Autism's Five-Minute Checklist: Half-truths to Rote Media

| by Val

Up to today, there have been hundreds of reports on the fascinating new autism checklist that will identify autism simply and easily at one-year well baby visits. This checklist had a little attention prior to the most recent reporting, several months ago. Just imagine, if our experts might catch autism earlier - they can magically rewire the affected child's brain. Right?

A sample of the checklist questions:

  • Do you know when your child is happy and when your child is upset?
  • When you are not paying attention to your child, does he/she try to get your attention?
  • Does your child point to objects?
  • Does your child use sounds or words to get attention or help?
  • Does your child show interested in playing with a variety of objects?

For my moderately to severe autistic daughter (now 18 years old) - years ago, the answers to those questions would have been: yes, yes, yes, yes, yes.

A majority portion of those represented by the autism label do not exhibit signs until after their first year.

The five-minute checklist at one-year well baby visits that was utilized in the study seems at first look, to be an ineffective tool. It actually identified less autism than if the checklist was not in the scenario. The general population autism incidence is higher. 

A second look at the checklist finds me considering the fact that if my daughter would have been considered AOK under the checklist scenario, at one year of age; the checklist rightly SHOULD NOT have been able to identify autism to the degree that it is understood to be present in the general population.

The general population numbers that we are always aware of include all subsets of autism...the checklist that is getting such attention is only going to indicate those within one subset; the no loss and no plateau with display of early warning signs.
Data from parental report on 2720 autism affected children found the following:
Regression (n=44%): A loss of previously acquired social, communication or cognitive skills prior to 36 months.
Plateau (n=17%): Display of only mild developmental delays until the child experiences a gradual to abrupt developmental halt that restricts further advancement of skills.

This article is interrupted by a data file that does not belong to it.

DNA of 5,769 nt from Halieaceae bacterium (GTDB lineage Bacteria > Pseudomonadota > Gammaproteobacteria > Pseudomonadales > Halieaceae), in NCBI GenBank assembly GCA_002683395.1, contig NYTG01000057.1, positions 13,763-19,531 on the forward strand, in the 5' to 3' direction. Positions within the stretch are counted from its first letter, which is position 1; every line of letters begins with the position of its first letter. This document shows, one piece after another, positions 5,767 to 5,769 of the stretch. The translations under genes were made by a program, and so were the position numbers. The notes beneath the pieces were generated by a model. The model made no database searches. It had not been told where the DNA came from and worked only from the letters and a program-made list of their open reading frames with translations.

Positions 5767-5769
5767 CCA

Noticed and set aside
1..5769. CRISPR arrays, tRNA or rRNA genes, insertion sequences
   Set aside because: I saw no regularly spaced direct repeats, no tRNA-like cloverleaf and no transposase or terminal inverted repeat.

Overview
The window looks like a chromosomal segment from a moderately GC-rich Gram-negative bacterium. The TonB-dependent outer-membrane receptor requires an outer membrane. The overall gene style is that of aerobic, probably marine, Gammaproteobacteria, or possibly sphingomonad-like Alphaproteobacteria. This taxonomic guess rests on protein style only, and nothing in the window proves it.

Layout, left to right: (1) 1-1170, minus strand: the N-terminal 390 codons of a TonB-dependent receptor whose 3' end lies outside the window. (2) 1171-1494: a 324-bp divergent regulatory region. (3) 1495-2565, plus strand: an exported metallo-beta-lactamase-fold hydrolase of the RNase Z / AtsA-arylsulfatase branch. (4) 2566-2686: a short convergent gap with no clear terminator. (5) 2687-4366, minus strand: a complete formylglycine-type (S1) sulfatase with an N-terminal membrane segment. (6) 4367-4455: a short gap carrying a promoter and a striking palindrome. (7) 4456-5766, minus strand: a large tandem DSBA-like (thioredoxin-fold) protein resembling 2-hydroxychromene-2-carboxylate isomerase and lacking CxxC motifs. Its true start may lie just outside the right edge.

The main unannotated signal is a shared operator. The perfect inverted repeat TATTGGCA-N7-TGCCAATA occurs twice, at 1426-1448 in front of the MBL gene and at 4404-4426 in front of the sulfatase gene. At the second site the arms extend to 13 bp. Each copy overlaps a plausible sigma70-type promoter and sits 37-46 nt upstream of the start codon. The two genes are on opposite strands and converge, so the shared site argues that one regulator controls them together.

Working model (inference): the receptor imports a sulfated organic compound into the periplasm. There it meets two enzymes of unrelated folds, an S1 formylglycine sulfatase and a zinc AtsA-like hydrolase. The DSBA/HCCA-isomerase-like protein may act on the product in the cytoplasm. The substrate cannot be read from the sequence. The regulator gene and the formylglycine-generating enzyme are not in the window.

No Loss and No Plateau (n=39%): Di
splay of early warning signs of autism spectrum disorders without loss or plateau. (source)
This study... found children with early developmental warning signs may actually be at lower risk for poor outcomes than children with less delayed early development who experience a loss or plateau in skills.


The above cited study data provided courtesy Kennedy Krieger pointed out that no particular intervention was utilized in order that the no loss and no plateau group experience better outcome than the regression and plateau group. However, the individuals who are developing the five-minute checklist have left out the fact that the subset their checklist identifies will probably has greatest potential for having good outcome - regardless of intervention.
Media in toto, can hardly know all the questions to ask when our learned experts provide information on autism. There really needs to be an in depth understanding of autism; understanding that the experts and some families who have been involved with the autism journey do have. When I look at how the experts have presented the information on this five-minute checklist, I question the motivation of the experts. They are parsing out the information in half-truth fashion, and presenting non-science as science by saying they can re-wire a child's brain at a year old if they use the five-minute checklist.